Minnesota Twins Rumors: Alex Presley’s Role In 2014
The Minnesota Twins will enter the 2014 season with an abundance of outfielders. Josh Willingham and Oswaldo Arcia will likely be named the starting corner outfielders for Minnesota, but the status of center field is still fairly uncertain. Joe Mauer’s move to first base potentially creates an opportunity for Chris Parmelee to focus on gaining more outfield playing time, but not likely in center field. Twins top prospect Byron Buxton will look to make a splash in Spring Training, but likely won’t see big-league playing time until the 2015 season. This makes Aaron Hicks and Alex Presley the only realistic options to fill the void, and Hicks’ poor performance as a rookie in 2013 doesn’t bode well for his near future. Should Presley be the Opening Day center fielder in Minnesota?
In 28 games for the Twins last season, Presley produced a .283/.336/.363 line, and recorded two outfield assists without committing an error in center field. Presley has good speed, a solid glove, and in 232 career games, he’s posted a .264/.304/.411 line. Also promising, Presley’s numbers seem to improve when he’s inserted in center. In 156 career plate appearances as a center fielder, he’s produced a significantly better line of .324/.372/.503. Only 28 years old, Presley has spent most of his career as a leadoff hitter and penciled in as such in 139 career games, he’s put up a triple slash of .275/.314/.408 with 10 home runs and 18 stolen bases.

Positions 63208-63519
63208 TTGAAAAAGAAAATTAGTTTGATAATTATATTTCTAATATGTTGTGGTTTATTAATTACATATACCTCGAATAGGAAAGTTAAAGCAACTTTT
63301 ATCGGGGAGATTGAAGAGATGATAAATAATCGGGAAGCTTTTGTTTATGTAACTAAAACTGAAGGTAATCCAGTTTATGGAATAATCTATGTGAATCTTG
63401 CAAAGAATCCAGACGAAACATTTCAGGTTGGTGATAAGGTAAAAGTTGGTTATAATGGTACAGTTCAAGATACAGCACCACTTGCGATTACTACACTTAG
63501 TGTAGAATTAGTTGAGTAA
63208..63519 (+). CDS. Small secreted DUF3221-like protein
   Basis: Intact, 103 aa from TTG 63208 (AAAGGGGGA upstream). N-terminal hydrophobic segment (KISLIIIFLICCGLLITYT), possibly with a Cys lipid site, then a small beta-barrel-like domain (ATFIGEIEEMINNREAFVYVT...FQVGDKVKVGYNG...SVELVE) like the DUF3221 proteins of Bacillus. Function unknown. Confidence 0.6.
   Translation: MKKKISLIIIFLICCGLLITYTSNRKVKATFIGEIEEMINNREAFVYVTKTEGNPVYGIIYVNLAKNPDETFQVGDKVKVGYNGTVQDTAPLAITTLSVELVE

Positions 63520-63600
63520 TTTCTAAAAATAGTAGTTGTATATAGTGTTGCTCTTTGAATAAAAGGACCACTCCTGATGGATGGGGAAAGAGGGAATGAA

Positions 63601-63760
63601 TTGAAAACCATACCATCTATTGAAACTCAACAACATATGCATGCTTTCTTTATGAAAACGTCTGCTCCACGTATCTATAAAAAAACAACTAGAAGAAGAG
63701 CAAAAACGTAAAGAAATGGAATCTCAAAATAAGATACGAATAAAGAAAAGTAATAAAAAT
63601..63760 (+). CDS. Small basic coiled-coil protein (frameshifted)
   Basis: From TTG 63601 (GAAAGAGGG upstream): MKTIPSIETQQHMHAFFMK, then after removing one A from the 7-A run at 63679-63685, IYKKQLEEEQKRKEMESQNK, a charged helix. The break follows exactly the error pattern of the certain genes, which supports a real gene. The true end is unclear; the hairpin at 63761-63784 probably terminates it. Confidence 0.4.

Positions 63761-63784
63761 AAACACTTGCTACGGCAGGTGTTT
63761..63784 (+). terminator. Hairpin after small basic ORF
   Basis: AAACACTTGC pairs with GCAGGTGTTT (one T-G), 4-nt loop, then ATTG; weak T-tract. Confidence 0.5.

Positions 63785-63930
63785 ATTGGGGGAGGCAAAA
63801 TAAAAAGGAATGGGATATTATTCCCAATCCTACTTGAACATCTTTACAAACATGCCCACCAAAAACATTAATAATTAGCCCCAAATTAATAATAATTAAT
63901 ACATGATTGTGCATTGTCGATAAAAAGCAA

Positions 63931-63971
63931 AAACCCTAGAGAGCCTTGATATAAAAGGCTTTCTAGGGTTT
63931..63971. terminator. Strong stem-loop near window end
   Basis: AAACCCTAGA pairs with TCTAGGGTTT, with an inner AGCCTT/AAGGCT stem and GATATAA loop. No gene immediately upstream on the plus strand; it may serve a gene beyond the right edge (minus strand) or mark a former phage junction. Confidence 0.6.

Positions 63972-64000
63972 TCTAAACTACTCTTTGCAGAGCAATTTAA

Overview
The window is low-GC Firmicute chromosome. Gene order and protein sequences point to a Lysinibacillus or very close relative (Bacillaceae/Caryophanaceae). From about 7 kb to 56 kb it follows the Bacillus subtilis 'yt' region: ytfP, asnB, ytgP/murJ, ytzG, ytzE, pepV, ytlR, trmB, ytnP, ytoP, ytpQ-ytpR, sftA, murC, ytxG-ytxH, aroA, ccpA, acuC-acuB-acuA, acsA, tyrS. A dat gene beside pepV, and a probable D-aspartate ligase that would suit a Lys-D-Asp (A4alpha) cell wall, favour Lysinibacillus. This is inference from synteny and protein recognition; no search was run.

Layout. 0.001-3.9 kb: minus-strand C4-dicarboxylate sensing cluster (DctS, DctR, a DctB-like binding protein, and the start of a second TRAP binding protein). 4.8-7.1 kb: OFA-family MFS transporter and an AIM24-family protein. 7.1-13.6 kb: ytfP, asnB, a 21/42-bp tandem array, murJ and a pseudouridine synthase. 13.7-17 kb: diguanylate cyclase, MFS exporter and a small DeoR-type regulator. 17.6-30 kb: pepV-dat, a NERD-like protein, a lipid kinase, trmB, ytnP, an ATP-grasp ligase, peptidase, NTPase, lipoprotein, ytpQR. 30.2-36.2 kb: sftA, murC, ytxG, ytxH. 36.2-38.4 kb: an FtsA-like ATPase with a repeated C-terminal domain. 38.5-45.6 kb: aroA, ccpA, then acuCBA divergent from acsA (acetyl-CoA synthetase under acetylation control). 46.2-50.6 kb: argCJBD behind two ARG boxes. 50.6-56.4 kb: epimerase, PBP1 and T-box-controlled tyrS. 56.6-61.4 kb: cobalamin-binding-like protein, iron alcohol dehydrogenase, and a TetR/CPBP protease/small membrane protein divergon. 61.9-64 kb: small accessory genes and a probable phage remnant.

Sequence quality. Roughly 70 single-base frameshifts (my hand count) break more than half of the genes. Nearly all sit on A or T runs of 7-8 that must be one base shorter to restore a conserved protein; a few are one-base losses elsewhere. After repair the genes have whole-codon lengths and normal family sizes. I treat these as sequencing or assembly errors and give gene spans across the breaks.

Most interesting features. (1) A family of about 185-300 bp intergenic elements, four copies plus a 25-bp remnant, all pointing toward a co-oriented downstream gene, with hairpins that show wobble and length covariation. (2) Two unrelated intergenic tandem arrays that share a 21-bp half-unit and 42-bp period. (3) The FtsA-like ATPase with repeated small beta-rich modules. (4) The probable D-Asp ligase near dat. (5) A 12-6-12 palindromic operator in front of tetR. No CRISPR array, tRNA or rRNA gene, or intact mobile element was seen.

Several red flags, however, also present themselves within Presley’s career numbers. He has all the tools necessary to be a solid leadoff hitter, but lacks patience at the plate. Of Presley’s 821 career plate appearances, 43 percent have ended on or before the third pitch of the at bat, and through 195 plate appearances in 2013, he drew only nine walks. Presley looks to attack early in the count and has shown success doing so, but not much success in critical situations. With men on base, Presley’s average and OBP drop to .240 and .280 respectively, and with runners in scoring position, he sports a meager .226/.284/.304 line.
Hicks has been a highly touted prospect in the Twins’ organization for much of the last five years. He has the potential to hit for average and power, and he has tremendous speed and a great glove. A flashy player, Hicks will likely be the fan’s choice to trot to center field on opening day in Minnesota, but they may be slightly misled.
Hicks has always had the potential to be a five-tool outfielder, but has only really proven to be capable of occupying two or three tools. As with Hicks, any MLB prospect needs to be brought up at the right time, put in the right spot, and be given an opportunity to succeed. If he has success, he then becomes confident, but if he never finds confidence, he could be forever lost in a sea of potential. A possible victim of unfair expectations, Hicks sports only a .269 batting average over six seasons in the minor leagues. In 81 games in 2013, he produced a line of .192/.259/.338, and hit .047 during his brief stint as a leadoff hitter.
Only 24 years old, Hicks will get another shot at his former job, but it needs to come at the right time. For the time being, Presley has put up very solid numbers and deserves to be the Twins’ starting center fielder in 2014. Minnesota has made a substantial effort this offseason to get back to their winning ways, and Presley in center gives them the best opportunity to win right now.